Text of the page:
Who's at increased risk of measles?
- Babies under one year
- People whose immune system is suppressed, for example by cancer or HIV
- Malnourished people
- Children with vitamin A deficiency
- Pregnant women - the infection may cause miscarriage or premature delivery
What are the symptoms?
Symptoms take about ten to 14 days to develop after exposure to the virus (the incubation period). Early symptoms are like a cold, with runny nose, cough, conjunctivitis and fever.
A couple of days later, tiny white spots surrounded by red (Koplik spots) may develop on the inside lining of the cheeks, so they are difficult to see.
The measles rash appears a day or two later, starting behind the ears or on the face and spreading down across the body. It's a fine red rash which becomes blotchy and confluent, fades after three to four days and may peel off after a week or so.
Abdominal symptoms may include nausea and vomiting, abdominal pain and diarrhoea. Symptoms usually last about 14 days in all and it's recommended that children stay off school for five days after the start of the rash.
The infection isn't usually serious but there are potential complications that can be fatal, even for otherwise healthy children. These include otitis media, pneumonia, hepatitis, conjunctivitis and encephalitis (inflammation of the brain, which occurs in about one in 5,000 cases).
Although complications involving the nervous system occur in fewer than one in 1,000 cases, the long-term effects can be devastating.
Encephalitis or inflammation of the brain may develop a few days after the rash has appeared, and a quarter of those who get this complication will be left with brain damage. A devastating but extremely rare progressive illness called subacute sclerosing panencephalitis (SSPE) may develop many years after the first bout of measles and is eventually fatal. Fortunately, it's very rare, occuring in fewer than one in 100,000 cases.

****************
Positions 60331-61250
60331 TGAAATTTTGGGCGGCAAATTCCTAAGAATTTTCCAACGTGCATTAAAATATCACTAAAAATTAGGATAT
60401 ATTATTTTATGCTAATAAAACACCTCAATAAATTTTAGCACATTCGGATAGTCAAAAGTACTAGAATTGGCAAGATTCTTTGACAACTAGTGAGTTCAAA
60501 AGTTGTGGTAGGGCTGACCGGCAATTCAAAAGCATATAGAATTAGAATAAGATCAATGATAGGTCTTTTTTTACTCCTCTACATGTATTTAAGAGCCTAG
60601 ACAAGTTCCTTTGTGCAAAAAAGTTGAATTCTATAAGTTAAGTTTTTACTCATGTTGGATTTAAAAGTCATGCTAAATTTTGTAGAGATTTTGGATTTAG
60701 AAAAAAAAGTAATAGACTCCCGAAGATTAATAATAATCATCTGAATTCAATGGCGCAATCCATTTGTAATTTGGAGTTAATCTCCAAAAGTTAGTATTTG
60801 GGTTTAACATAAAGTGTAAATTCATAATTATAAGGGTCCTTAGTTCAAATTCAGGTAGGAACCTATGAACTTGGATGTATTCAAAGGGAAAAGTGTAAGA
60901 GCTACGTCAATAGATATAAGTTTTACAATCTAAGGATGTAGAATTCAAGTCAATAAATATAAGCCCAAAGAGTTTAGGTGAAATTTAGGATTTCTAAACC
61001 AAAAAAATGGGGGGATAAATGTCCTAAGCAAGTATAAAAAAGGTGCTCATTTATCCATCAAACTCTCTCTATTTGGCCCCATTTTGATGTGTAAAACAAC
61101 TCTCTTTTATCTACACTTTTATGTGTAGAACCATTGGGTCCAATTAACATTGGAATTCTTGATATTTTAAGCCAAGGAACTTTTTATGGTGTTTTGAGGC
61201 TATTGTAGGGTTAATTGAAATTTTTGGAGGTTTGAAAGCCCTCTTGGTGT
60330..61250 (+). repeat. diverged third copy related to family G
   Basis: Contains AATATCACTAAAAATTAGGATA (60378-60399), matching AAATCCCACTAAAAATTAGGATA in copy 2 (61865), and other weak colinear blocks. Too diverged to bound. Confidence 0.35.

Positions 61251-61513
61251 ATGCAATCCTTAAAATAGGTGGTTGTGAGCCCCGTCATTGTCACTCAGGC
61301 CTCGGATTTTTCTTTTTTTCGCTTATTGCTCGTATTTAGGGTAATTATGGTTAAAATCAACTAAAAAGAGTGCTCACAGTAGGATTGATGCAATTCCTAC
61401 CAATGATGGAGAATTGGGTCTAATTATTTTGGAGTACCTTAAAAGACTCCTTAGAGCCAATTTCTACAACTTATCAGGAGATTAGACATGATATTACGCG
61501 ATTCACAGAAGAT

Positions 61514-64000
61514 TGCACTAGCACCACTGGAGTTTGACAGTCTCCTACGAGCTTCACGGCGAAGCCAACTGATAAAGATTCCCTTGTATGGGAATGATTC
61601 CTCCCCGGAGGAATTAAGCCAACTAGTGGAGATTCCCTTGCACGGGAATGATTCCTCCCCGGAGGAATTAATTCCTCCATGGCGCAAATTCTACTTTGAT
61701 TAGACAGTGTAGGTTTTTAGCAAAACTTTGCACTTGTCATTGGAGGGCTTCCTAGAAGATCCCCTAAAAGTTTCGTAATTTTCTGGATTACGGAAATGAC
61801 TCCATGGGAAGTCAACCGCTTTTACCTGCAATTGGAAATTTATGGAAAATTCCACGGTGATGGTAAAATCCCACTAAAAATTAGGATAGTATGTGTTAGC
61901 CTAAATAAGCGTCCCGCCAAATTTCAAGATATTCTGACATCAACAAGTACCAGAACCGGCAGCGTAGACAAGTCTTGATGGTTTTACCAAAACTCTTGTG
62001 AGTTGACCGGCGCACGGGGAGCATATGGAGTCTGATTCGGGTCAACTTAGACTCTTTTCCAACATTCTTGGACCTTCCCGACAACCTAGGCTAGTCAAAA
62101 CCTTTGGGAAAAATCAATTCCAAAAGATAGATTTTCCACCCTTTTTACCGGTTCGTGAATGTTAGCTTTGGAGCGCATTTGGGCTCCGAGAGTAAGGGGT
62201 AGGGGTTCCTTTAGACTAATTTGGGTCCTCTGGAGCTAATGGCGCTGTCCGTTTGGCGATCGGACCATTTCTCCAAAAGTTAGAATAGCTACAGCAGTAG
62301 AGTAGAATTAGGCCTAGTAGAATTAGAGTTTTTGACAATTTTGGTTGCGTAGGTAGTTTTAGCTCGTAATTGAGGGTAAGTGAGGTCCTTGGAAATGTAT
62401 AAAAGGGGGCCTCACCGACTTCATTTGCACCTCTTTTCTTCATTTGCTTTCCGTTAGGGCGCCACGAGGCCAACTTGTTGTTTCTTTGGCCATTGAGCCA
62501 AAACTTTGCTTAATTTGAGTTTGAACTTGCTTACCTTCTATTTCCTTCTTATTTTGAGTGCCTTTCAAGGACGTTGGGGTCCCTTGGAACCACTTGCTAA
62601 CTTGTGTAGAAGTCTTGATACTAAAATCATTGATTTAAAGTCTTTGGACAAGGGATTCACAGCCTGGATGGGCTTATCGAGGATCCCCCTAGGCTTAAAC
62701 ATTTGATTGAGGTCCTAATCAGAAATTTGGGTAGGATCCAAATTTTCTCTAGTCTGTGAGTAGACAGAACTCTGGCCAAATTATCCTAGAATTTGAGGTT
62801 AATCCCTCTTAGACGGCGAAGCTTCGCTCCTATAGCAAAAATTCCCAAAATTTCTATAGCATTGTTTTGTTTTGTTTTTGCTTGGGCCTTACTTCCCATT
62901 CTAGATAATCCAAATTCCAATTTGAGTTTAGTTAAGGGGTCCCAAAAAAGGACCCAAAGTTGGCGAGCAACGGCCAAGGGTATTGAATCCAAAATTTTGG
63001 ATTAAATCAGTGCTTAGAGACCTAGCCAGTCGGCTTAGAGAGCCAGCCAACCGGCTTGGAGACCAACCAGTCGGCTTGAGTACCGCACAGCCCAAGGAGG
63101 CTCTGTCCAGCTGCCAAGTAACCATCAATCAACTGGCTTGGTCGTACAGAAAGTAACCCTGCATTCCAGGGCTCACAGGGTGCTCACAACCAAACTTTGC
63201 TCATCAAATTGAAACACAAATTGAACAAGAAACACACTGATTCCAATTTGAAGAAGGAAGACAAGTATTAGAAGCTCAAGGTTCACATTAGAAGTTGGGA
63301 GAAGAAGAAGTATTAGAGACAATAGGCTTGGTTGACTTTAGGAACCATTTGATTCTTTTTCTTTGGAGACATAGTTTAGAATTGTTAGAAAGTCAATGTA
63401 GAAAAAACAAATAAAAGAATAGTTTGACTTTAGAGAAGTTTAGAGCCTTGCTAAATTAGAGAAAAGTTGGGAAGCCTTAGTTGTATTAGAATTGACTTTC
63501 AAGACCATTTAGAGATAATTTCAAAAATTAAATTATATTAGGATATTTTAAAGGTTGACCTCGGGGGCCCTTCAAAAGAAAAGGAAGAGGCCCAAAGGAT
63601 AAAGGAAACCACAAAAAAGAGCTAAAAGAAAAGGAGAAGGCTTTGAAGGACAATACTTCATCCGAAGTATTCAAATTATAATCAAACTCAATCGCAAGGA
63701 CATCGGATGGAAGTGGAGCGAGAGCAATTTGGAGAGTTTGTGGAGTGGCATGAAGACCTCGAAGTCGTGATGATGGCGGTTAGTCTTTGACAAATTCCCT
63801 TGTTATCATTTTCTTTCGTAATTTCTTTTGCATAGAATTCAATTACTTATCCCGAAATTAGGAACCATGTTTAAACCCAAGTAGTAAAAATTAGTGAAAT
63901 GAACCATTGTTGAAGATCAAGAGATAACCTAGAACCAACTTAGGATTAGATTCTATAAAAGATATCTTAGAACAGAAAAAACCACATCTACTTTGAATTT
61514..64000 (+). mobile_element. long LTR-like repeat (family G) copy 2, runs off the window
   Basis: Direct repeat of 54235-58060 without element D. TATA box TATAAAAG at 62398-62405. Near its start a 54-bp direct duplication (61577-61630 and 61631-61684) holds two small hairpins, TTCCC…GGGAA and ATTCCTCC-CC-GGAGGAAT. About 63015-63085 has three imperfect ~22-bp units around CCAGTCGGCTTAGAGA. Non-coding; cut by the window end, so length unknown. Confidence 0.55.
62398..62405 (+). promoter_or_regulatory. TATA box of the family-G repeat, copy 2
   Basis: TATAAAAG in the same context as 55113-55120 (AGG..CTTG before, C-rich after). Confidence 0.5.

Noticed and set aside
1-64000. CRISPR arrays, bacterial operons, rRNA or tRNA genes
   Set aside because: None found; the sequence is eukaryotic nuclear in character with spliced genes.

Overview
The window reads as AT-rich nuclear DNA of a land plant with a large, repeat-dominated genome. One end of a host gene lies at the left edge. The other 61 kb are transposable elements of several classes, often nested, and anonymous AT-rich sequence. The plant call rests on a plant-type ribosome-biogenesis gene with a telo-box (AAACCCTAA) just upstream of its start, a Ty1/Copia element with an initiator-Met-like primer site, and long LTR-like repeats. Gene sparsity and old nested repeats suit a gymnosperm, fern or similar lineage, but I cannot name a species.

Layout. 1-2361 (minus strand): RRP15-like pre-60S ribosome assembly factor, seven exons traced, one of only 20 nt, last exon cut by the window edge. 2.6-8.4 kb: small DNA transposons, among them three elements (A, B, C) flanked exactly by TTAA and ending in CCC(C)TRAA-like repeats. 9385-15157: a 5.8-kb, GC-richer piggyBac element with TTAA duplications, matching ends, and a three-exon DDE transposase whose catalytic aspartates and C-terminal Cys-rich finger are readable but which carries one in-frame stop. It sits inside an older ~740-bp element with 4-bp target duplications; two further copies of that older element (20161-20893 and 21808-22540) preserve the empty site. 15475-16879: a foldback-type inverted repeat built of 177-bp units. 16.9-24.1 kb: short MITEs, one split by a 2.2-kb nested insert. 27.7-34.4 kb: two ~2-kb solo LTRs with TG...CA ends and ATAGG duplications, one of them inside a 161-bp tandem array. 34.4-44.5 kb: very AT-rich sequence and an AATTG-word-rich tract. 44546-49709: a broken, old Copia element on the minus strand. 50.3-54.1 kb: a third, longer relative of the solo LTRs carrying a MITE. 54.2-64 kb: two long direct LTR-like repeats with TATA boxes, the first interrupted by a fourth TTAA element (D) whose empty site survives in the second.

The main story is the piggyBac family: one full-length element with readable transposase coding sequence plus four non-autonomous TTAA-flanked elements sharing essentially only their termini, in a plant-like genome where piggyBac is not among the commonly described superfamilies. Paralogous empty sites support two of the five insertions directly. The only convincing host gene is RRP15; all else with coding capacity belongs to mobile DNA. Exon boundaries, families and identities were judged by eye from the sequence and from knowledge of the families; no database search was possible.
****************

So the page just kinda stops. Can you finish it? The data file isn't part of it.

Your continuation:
What's the treatment for measles?
See your doctor to confirm the diagnosis. Children may be treated at home with pain and fever-reducing syrups such as paracetamol and they should be encouraged to drink fluids.
Hospital treatment, with antiviral drugs, may be needed in more serious cases. In developing countries vitamin A may also be given to help the immune system.
Although rare, complications can be very dangerous. Encephalitis, for example, typically develops after about eight days, with headaches, lethargy and irritability, progressing to convulsions, coma and death in 15 per cent and long-term health problems in nearly half of survivors. If your child shows any worrying symptoms during measles get urgent medical advice.
The child is infectious from one day before the onset of symptoms until about four days after the start of the rash, so let friends, family and other potential contacts know.
The facts about measles
- Measles can, and does, kill and do long-term harm but vaccination prevents this risk
- Measles is a notifiable disease - if you think your child may have it, see your doctor at once, who can confirm the diagnosis with a simple saliva test who and must then let the local health authority know
- Some children may possibly be at risk from vaccination - for example, a child who's had febrile fits or existing nervous system problems
- A vaccine for each infection may be given instead of the MMR vaccine in certain cases, for example, if your child has an allergy, but it's extremely difficult to get hold of the separate vaccines
- Ask your GP for advice if you think your child may be at risk from the vaccine